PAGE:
Osborne's regional success led to a major-label deal and the release of her 1995 multi-platinum breakthrough album Relish, which included her Number One single "One of Us."  That song, along with a well-received run on 1997's inaugural Lilith Fair tour, introduced her to a wide audience.  But Osborne quickly made it clear that she was more interested in musical integrity and creative longevity than transient pop success, and she made that point repeatedly with such subsequent albums as 2000's Righteous Love, 2002's How Sweet It Is, 2005’s Christmas Means Love, 2006's Pretty Little Stranger, 2007's Breakfast in Bed, 2008's Little Wild One and 2012's Bring It On Home.

Osborne's talents have also made her a sought-after collaborator and guest performer.  She joined forces with the surviving members of the Grateful Dead when they regrouped to tour in 2003 as The Dead, sang with Motown's legendary Funk Brothers in the acclaimed 2002 documentary Standing in the Shadows of Motown, and produced two albums for the great blues trio the Holmes Brothers.  She's shared stages with a wide range of performers, including Bob Dylan, Stevie Wonder, Emmylou Harris, Patti Smith, Melissa Etheridge, Taj Mahal, Luciano Pavarotti and the Chieftains.  More recently, Osborne has toured and recorded as a member of Trigger Hippy, which also includes rising Americana star Jackie Greene and Black Crowes drummer Steve Gorman.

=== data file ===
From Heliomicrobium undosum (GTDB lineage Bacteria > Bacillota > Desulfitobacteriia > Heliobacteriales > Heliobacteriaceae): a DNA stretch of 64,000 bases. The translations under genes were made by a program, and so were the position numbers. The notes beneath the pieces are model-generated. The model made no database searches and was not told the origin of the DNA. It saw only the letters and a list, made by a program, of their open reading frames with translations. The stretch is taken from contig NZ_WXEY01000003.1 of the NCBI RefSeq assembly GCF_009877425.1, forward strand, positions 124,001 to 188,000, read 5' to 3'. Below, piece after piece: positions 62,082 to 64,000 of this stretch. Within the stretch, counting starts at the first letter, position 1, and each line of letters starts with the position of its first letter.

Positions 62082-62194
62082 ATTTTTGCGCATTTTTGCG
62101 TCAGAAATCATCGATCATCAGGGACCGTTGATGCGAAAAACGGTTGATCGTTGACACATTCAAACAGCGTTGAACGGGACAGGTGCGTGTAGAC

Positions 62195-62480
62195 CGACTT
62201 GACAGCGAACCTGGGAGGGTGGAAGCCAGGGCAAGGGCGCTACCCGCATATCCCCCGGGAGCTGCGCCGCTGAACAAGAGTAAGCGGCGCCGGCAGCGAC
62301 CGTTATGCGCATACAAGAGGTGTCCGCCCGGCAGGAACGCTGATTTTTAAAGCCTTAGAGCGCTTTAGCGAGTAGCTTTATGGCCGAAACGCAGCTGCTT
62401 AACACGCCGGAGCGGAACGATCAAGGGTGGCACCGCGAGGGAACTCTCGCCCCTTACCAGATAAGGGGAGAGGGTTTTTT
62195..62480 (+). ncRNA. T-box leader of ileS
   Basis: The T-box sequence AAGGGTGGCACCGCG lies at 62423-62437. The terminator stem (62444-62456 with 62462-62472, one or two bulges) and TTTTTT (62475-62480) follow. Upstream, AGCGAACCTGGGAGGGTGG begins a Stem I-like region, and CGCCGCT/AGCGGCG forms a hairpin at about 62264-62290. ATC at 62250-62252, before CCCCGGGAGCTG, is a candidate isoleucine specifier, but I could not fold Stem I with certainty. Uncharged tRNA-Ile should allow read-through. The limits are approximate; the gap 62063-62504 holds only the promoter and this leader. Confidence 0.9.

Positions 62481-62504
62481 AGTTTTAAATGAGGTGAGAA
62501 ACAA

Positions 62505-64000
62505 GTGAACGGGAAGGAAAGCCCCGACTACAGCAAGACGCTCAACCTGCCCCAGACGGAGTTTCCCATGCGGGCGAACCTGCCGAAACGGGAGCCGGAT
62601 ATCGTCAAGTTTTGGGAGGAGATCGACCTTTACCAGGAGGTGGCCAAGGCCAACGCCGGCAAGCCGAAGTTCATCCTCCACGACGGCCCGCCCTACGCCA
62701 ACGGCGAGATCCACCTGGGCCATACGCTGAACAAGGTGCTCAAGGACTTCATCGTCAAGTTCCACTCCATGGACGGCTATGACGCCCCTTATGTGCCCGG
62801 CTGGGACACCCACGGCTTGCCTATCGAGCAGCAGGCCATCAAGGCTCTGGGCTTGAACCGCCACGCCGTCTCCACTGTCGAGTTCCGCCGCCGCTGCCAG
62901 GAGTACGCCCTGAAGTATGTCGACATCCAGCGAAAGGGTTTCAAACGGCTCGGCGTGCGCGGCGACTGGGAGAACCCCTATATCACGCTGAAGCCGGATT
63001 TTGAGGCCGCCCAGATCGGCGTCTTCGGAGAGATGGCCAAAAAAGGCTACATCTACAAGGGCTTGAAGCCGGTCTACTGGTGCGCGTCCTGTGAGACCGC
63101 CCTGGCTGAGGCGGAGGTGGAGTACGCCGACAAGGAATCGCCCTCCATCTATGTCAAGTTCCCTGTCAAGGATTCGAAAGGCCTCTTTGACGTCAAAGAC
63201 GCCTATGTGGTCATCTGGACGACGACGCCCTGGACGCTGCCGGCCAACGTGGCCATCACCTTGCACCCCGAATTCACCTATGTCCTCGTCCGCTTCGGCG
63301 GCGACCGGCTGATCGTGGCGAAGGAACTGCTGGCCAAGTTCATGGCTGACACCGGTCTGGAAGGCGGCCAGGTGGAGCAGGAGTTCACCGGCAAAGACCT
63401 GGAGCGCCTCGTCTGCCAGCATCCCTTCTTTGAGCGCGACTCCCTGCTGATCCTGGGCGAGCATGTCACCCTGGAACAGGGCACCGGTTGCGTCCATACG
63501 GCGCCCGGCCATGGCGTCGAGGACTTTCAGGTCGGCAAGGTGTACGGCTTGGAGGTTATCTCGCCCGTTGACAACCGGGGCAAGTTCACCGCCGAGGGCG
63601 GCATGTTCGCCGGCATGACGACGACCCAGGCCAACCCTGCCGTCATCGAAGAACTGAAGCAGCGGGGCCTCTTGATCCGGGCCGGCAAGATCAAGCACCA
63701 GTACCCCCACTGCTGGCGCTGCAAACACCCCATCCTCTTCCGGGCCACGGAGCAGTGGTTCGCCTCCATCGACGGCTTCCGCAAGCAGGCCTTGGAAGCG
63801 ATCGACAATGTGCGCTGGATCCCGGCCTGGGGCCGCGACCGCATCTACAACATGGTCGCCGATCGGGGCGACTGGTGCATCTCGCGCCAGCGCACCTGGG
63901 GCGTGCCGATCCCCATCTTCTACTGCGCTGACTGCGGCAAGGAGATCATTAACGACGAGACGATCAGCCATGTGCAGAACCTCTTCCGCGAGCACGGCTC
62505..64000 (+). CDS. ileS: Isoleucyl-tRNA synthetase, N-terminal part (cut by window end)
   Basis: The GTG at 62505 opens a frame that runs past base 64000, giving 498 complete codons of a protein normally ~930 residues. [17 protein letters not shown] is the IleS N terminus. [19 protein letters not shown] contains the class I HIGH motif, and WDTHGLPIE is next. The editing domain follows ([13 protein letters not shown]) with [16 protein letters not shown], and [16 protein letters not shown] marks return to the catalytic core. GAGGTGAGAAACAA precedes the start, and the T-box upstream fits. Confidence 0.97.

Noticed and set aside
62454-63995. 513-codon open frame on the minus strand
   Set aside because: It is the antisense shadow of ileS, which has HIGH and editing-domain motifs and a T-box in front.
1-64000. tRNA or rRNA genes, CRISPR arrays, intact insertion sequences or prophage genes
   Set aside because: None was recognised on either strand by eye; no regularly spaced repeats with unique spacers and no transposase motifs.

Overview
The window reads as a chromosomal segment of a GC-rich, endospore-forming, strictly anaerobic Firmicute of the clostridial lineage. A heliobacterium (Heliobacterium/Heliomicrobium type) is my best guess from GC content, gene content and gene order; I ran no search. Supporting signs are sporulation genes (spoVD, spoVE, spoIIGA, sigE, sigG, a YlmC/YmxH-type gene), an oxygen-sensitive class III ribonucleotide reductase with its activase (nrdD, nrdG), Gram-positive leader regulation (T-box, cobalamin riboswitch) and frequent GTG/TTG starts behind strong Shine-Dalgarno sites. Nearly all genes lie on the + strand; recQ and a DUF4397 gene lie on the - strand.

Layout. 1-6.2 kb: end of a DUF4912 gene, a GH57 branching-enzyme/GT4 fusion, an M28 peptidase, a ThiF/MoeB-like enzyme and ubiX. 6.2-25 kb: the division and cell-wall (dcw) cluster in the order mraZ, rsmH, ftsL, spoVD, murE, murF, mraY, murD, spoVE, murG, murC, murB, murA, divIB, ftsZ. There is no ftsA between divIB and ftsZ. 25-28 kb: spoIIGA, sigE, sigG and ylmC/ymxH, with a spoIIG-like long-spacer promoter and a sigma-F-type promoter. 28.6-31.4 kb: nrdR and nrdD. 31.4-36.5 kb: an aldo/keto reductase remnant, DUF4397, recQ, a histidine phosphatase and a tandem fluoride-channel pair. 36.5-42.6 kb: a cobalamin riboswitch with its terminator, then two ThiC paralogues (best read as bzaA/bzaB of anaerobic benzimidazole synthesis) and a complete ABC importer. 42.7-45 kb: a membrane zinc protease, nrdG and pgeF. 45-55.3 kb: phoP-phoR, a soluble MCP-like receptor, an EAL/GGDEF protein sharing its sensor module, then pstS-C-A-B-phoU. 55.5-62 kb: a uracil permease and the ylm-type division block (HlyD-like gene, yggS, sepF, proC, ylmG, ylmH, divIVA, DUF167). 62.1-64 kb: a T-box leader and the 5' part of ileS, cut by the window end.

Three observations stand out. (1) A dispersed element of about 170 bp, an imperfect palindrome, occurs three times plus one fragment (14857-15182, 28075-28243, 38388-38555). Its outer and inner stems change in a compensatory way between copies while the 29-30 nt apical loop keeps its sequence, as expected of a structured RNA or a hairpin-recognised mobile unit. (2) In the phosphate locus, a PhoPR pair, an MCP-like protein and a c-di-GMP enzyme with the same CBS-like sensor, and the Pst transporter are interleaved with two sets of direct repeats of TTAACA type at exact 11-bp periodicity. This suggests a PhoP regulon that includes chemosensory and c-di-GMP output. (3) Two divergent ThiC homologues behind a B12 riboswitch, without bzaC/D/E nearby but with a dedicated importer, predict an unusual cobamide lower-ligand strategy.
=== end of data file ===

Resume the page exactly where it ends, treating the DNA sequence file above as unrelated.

Love and Hate shows Joan Osborne's creative iconoclasm, and her determination to make music on her own terms, to be as strong as ever.